My friend and I drove from Toronto to Bayfield, a village on the eastern shore of Lake Huron, to enjoy the sunset at the end of September. Later, a local friend took us to dinner at the newly opened Cowbell Brewing Co. in nearby Blyth.
We both chose grilled Japanese Wagyu and I have to say I’ve never eaten beef that tender. I was so impressed with the food and the service that I returned one day recently to find out more about Cowbell and take a tour of the facility.
Located in Blyth at the corner of Highways 4 and 25, Cowbell bills itself as the first carbon neutral brewery in North America and the world’s first closed-loop brewery, meaning the water used to brew the beer is sourced from an onsite well, with a wastewater plant to manage the effluent. This results in zero impact on the municipal system or the environment.
Tour guide Cheryl Peach said water usage is further reduced by the cutting-edge system the brewery uses.
“You use a lot of water to make beer,” she said. “The bottom line is that it’s normal that it takes 10 litres of water to make 1 litre of beer. … Our goal at Cowbell is to make a litre of beer from just four litres of water.”
It’s a family-friendly facility, so you can take the kids. Aside from the brewery, there’s a farm-to-table restaurant with a wood-fired pizza oven, a retail store, entertainment spaces, and a bar that serves fresh Cowbell beer, craft sodas, and nitro coffee. The latter, for the uninitiated, is cold-brewed coffee infused with nitrogen that comes straight from the tap and looks a little like Guinness.
Set on 111 acres, Cowbell can also accommodate weddings, business meetings, and family gatherings, with indoor and outdoor seating for over 400 and a staff of 150. It just opened in August but it’s already becoming a popular spot.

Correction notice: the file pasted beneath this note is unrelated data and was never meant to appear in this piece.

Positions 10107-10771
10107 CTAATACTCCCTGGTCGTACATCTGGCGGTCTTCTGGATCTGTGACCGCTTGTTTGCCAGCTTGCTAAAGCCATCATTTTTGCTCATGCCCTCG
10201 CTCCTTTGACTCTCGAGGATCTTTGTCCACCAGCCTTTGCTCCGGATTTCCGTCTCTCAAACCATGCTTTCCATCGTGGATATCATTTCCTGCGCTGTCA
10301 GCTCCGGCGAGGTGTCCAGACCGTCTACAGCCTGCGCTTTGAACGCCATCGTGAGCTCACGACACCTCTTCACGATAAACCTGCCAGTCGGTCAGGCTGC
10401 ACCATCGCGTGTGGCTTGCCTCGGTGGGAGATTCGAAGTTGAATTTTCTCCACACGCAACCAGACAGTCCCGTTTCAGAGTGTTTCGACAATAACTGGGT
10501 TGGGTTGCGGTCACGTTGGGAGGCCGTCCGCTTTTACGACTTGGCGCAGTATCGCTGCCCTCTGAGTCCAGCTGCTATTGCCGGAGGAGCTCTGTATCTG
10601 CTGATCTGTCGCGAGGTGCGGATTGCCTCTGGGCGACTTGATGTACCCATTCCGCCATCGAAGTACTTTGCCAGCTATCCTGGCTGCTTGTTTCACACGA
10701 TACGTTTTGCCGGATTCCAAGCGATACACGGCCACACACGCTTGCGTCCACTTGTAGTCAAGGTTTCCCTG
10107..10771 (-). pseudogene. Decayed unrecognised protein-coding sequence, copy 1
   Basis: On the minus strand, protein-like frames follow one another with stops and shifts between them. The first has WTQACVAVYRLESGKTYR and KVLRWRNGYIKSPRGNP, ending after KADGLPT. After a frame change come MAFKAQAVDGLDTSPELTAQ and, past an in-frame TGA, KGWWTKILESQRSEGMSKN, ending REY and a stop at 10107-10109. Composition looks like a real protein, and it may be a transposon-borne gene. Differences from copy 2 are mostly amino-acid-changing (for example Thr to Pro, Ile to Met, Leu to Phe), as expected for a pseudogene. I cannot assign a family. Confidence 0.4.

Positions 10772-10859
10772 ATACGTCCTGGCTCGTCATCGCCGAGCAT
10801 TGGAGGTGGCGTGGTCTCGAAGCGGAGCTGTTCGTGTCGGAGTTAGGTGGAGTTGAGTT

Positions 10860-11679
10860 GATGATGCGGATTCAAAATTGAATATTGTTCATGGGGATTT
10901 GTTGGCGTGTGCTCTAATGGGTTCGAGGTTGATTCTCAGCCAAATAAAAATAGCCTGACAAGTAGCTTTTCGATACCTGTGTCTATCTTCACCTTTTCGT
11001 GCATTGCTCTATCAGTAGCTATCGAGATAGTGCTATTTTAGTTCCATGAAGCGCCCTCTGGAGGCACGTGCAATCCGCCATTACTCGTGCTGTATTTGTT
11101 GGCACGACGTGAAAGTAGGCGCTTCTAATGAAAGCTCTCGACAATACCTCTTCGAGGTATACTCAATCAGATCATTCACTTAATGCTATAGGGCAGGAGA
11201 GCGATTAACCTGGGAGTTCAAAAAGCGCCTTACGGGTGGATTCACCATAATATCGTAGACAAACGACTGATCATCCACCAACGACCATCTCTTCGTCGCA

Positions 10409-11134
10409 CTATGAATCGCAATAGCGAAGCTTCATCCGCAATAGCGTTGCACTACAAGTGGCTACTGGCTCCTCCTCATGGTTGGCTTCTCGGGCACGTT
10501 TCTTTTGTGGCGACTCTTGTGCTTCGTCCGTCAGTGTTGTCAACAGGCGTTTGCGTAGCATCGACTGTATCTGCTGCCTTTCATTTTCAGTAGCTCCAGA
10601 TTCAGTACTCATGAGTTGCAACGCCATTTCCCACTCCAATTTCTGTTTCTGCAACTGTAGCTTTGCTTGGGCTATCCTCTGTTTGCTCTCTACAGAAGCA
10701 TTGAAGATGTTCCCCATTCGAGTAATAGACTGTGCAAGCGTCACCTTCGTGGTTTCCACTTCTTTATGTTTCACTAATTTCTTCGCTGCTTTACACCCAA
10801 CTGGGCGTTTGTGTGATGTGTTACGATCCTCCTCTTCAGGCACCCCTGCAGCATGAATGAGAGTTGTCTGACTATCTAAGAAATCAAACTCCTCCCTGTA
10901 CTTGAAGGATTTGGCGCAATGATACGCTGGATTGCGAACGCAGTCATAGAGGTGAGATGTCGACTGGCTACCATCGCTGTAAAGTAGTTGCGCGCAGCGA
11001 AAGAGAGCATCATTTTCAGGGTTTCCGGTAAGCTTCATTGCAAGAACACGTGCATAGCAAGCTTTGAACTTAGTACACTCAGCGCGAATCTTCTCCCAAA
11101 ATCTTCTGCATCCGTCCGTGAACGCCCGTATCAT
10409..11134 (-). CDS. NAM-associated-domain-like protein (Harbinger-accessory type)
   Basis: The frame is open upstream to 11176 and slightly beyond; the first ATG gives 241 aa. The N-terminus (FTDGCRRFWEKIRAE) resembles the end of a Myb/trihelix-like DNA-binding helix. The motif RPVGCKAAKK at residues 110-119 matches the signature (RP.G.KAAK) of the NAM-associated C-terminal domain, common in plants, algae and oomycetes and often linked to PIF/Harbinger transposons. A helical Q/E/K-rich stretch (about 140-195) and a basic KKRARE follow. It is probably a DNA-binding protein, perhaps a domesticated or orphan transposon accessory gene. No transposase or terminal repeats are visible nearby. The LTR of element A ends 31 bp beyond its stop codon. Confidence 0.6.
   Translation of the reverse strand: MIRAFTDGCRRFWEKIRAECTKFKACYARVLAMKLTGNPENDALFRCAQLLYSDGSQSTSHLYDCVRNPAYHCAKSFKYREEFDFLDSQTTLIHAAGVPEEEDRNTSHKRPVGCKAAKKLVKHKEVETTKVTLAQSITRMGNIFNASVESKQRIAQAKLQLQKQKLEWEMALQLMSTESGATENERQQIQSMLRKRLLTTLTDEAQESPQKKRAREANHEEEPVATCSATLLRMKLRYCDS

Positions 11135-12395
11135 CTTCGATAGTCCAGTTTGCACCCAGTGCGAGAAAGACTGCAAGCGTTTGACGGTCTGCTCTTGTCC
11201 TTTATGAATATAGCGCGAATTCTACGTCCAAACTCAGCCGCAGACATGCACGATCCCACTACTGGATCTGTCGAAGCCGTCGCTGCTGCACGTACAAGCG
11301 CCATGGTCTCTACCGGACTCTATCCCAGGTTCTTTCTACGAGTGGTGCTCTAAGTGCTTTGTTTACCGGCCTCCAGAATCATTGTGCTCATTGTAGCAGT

The architecture really caught my eye. The building is Grand Old Barn style, built with wood from a sustainably managed Douglas fir forest in British Columbia. It has over 650 beams, which are secured in place by large wooden dowels. Interior and exterior stonework enhances the effect.
As for the beer, there are 10 fermentation tanks and a team of 6 brewers who create various types. The Founders’ Series is named for local characters from the past, such as Absent Landlord, a Kölsch-style beer named after Henry Blyth, an Englishman who bought the village in the 1800s but never lived there or even came to see it; Doc Perdue’s Bobcat, an ale named for a colourful vet who practiced in the village for 40 years; and Kelly’s Contraption, a Hefeweizen-style beer named after John B. Kelly who invented a short-lived automobile four years before Henry Ford.
The brewery is owned by Steven Sparling, whose father moved to Blyth in 1948. He started Sparling Propane, a family-owned business that grew to be one of Canada’s largest propane retailers before it was sold in 2013. That’s when Steven, too young to retire, had the idea of opening a brewery, but not just any brewery—he wanted it to be a cut above the rest.
He runs Cowbell along with his brother David and son Grant, and giving back to the community through a charitable fund they established is a big part of their vision—a desire to support the growth and economic development of Blyth and Huron County.
“They are extremely community focused; everything they create is for the betterment and use of the community,” said Cheryl.
Looking to the future, there are several new initiatives in the works, including the construction of a unique outdoor natural amphitheatre for concerts as well as cultural and athletic events, big enough to hold 10,000 people. That will open next year and provide year-round entertainment.
“Lots of fun to come on the Cowbell Farm!” said Cheryl.
More information: cowbellbrewing.com